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You are here: home » transport books
by Peter Rowlands and Stewart J Brown
In 1980 the vast majority of buses in Great Britain were in public ownership. Twenty years later, virtually all of them were run by the private sector.
It was a massive transformation, and in the course of it the industry went through a long, sometimes painful upheaval. Newly independent regional and local bus companies blossomed and then merged into bigger groups. Local authority bus ownership, still a major component of the industry in 1980, shrank steadily as the government encouraged local authorities to sell their bus operations. Long-established bus factories were closed amid uncertainty about future orders.
It may have been a troubled period, but it was also a spectacularly colourful one. Many bus operators adopted a “look at me” approach to their vehicles, and in some cases that meant bright and imaginative new liveries, often with a strongly local flavour.
Twenty Turbulent Years, published in summer 2022, celebrates that time with more than 275 stunning colour photographs by Peter Rowlands and fascinating commentary by industry expert Stewart J Brown, who charts the dismemberment and re-forming of the industry with characteristic humour and an eye for unexpected detail.
Twenty Tubulent Years is a 144-page hardback book printed on high-quality paper and published by Fawndoon Publishing, a small specialist publishing business. It is available from selected UK booksellers, or can be ordered direct from the publisher.
It measures 250mm x 215mm, its ISBN is 978-0-9934831-5-8, and it is priced at £30.
Click here to go to the book page on the Fawndoon web site, where you can buy it.
In a former day job I was paid to write about and photograph trucks and freighting. Bus photography was an unpaid sideline that grew out of that work and blossomed into a lifelong interest. My most active period was from 1980 to 2000, and for me Twenty Turbulent Years is a celebration of the pictures I took back then, and an opportunity to share them with the world.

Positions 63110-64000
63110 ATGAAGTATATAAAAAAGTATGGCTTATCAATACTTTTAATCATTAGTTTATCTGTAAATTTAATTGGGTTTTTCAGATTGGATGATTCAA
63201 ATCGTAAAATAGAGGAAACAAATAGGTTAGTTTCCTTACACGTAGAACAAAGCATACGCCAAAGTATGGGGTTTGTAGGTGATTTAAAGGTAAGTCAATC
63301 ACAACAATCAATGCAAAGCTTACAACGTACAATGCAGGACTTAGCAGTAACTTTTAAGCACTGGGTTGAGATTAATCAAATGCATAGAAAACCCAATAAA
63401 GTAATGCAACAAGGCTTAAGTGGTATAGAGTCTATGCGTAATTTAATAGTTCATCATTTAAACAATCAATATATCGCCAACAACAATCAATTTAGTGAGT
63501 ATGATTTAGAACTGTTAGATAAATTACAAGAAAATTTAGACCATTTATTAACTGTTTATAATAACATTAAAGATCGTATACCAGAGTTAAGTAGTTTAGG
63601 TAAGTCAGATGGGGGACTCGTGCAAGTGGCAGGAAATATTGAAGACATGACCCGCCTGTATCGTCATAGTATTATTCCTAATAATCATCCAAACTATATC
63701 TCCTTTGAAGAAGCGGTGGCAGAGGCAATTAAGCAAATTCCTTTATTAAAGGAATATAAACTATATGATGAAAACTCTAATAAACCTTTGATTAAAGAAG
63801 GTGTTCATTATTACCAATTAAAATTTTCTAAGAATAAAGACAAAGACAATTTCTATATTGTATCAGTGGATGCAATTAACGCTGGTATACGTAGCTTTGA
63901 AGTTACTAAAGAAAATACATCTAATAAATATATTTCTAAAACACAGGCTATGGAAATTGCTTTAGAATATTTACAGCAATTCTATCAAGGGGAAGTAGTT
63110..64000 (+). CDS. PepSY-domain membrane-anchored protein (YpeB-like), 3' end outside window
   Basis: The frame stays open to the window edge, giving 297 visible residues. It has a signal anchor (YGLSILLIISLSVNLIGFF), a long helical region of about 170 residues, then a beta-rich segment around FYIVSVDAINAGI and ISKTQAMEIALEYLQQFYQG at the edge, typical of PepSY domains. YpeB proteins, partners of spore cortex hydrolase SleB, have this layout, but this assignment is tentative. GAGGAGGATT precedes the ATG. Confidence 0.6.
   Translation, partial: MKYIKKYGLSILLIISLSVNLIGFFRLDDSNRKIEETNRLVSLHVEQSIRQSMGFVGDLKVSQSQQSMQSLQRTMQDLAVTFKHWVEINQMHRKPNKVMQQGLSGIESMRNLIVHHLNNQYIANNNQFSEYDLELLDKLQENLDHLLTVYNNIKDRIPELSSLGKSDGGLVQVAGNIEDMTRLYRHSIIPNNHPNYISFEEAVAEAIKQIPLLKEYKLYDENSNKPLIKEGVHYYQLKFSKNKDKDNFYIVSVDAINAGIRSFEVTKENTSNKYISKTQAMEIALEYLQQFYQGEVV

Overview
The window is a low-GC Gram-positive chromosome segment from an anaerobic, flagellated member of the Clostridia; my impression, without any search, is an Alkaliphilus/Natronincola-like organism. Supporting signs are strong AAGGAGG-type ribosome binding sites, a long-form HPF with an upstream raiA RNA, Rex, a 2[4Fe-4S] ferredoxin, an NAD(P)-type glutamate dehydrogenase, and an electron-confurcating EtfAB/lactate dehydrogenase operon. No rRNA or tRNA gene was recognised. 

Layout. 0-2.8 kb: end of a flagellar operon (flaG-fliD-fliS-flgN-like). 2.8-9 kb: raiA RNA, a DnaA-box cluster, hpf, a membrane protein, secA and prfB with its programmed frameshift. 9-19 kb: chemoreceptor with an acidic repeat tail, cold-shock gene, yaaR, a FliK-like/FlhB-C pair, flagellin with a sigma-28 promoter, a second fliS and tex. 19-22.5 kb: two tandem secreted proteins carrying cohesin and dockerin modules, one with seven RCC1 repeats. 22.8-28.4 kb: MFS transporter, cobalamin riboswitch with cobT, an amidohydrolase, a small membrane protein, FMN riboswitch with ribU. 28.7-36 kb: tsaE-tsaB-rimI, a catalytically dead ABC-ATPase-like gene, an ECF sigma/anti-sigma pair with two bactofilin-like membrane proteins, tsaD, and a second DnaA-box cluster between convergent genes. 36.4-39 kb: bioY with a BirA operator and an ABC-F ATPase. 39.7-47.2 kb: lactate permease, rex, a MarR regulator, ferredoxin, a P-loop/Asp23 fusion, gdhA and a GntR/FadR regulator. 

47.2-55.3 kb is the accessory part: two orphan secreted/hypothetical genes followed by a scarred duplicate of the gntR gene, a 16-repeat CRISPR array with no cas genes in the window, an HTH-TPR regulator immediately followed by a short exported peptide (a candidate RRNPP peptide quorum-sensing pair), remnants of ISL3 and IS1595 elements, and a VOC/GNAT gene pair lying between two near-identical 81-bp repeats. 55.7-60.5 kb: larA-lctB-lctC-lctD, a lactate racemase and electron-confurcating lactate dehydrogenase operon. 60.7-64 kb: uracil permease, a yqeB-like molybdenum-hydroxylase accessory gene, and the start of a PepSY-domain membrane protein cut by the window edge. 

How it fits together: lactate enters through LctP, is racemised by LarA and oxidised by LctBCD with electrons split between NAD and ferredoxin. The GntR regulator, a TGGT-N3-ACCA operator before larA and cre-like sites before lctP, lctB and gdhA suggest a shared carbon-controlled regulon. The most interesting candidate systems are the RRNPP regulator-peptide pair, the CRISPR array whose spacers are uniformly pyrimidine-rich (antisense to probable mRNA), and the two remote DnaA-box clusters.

For readers I hope it’s much more. Stewart Brown’s well-judged narrative, with occasional interpolations from me, brings life to the images, giving perspective to the UK’s bus industry story and reflecting the extraordinary changes that were going on at that time.
An explosion of new liveries and activities
Second lives for London buses
The growth of the new industry giants
If you’re wondering where to look for buses in my mystery novels, the answer is that you won’t actually find many. I’ve drawn heavily on my experience of logistics in my books, but I thought I should keep my interest in buses separate. However, a fictitious former bus company does make an appearance in my second novel, Deficit of Diligence. The leading character finds a photograph of one of its vehicles in an imaginary book – a half-cab AEC Regal single-decker from the late 1940s. But who was the bodybuilder? Suggestions please!
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